On October 17th 1918 Charles Edward Brown was killed in action, twenty five days before the end of the war. His body was eventually buried in Carvin Communal Cemetery, six and a half miles north of Lens in northern France.
On May 7th 1919 his property was forwarded to his parents. His personal belongings consisted of photos, a pocket book, diary, wallet and cards. This is probably fairly typical of the possessions carried by a soldier of the Great War, but it is still a poignant reminder of what his life must have been like in the trenches, with long periods of inactivity punctuated by episodes of living hell. On October 20th a copy of his memorial scroll was delivered to his parents, with a slip to be returned confirming their receipt if it. It is signed by his father, with the annotation "Please excuse me for keeping this so long." Perhaps acknowledging his son's death in this way was too painful to contemplate for a grieving father.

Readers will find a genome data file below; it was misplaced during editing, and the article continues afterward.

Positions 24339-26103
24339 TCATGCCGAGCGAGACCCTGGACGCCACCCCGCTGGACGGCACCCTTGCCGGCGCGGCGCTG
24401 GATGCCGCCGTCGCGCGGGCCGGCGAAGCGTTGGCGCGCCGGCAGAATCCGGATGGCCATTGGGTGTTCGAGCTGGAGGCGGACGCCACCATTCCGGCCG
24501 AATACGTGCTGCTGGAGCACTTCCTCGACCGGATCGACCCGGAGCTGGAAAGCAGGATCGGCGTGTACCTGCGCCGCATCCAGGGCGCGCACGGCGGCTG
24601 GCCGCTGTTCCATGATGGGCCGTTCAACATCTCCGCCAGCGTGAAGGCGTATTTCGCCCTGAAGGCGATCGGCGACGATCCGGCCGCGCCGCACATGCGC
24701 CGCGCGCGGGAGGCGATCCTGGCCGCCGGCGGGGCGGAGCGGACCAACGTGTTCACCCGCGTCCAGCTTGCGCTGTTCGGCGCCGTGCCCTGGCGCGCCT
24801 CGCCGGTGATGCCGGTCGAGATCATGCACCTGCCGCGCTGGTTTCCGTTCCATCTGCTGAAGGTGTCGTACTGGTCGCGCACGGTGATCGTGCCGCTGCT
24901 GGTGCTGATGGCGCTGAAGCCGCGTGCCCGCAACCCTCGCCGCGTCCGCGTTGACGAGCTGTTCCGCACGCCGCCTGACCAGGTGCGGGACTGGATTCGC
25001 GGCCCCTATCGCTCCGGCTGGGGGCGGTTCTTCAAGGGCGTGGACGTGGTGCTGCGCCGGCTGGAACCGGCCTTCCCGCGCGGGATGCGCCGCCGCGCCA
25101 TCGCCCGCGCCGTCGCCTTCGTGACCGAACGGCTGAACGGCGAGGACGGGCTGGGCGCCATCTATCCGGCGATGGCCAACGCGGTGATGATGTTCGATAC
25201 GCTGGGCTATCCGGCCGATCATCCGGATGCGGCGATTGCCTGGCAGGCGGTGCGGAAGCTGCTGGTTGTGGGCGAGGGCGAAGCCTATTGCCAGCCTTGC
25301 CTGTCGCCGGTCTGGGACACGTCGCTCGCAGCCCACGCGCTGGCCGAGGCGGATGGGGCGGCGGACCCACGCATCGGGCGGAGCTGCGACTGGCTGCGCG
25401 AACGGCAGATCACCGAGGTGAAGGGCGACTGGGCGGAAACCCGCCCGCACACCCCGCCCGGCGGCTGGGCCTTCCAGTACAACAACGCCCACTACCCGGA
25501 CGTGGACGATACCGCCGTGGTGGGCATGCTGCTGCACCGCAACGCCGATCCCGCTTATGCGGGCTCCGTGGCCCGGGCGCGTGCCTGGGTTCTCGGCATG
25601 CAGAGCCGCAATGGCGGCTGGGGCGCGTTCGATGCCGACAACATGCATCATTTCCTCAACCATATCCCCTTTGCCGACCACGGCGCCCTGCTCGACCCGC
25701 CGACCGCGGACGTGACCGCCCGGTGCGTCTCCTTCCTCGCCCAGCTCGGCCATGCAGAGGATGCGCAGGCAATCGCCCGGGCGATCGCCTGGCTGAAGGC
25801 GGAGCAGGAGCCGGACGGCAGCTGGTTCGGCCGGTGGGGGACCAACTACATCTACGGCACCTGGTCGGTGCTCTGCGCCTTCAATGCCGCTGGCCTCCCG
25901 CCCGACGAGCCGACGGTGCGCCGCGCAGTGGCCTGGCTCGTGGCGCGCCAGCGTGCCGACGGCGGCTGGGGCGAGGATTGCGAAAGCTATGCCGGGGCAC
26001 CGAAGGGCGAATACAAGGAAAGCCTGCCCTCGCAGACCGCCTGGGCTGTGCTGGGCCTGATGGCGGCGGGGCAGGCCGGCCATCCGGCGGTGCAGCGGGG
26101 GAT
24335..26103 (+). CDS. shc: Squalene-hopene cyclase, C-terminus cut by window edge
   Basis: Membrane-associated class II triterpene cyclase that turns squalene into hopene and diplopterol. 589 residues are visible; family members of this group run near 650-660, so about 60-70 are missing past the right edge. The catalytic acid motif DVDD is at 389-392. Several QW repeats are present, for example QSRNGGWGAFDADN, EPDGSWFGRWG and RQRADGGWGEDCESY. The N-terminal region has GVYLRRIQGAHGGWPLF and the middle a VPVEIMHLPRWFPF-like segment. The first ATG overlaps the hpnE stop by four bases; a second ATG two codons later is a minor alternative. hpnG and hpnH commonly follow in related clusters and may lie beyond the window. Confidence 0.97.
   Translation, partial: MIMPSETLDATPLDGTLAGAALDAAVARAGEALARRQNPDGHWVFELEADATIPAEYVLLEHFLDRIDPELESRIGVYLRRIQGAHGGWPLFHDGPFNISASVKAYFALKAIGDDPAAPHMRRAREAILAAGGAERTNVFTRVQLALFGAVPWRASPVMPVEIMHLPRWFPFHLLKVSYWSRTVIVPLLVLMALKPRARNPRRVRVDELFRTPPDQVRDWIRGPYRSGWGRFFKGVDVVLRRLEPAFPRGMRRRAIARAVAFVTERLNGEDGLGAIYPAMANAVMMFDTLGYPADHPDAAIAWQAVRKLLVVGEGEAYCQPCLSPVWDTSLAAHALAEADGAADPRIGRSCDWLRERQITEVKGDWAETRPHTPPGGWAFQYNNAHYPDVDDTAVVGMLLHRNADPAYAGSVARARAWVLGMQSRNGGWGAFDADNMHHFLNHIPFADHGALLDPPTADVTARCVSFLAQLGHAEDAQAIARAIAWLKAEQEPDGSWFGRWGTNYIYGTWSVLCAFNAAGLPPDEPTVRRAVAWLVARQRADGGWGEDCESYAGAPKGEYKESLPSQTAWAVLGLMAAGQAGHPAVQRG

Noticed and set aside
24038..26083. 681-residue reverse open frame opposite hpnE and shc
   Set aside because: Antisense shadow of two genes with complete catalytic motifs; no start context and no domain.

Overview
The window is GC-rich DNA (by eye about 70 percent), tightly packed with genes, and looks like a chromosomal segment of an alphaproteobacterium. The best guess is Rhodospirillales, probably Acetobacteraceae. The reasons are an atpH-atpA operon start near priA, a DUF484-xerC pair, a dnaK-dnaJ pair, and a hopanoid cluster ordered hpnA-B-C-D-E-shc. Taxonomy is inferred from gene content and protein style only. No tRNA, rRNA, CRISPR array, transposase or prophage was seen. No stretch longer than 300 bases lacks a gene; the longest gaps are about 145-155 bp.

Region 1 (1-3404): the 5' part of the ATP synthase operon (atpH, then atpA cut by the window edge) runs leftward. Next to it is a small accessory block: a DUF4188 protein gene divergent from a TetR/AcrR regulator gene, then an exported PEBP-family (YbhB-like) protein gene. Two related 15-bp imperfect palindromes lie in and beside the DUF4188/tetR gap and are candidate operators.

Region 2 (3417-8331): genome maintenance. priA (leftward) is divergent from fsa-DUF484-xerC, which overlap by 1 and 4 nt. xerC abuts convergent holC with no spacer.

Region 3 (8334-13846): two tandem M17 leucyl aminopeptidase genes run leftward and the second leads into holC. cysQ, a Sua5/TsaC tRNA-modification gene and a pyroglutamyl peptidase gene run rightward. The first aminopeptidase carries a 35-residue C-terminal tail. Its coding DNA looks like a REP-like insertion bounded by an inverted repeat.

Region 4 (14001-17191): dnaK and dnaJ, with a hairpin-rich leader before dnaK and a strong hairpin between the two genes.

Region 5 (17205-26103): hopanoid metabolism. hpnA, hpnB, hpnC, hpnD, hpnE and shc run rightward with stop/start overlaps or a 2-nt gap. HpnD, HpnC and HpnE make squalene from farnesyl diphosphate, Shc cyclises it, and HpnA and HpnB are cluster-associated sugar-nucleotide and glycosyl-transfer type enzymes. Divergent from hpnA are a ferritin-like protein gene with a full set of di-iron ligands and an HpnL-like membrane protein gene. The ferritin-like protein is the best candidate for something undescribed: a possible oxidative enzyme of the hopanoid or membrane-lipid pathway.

On June 16th 1920 the family were asked to fill in a form recording Charles' living relatives. It names his parents, his brothers and sisters, and his two grandfathers, Horatio Nelson Brown and Daniel Christian. This form is signed by his mother.
The final document of note is dated 27th June 1921. It is the official notification of Charles' burial place at Carvin in northern France. Whether any of his family ever got to visit his grave is unlikely.